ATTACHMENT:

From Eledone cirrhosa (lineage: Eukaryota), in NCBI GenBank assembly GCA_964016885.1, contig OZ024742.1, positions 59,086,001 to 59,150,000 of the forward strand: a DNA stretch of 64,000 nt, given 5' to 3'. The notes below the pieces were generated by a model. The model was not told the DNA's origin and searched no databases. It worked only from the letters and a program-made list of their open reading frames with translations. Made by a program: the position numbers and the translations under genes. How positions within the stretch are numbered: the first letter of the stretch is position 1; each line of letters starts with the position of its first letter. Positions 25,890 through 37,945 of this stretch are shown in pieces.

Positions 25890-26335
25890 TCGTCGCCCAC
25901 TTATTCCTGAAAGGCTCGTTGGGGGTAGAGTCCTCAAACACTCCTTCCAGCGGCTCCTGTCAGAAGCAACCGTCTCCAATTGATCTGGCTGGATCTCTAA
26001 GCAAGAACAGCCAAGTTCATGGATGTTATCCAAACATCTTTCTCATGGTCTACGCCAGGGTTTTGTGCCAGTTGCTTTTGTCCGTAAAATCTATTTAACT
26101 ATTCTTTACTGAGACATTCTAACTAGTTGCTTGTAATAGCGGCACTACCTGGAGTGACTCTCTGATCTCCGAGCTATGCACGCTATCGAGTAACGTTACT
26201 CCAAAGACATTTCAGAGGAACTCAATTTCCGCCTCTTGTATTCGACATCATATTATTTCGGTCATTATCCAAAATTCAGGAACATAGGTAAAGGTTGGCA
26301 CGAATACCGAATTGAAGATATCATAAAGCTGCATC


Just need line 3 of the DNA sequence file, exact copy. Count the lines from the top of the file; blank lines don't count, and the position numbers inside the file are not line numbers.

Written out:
25890 TCGTCGCCCAC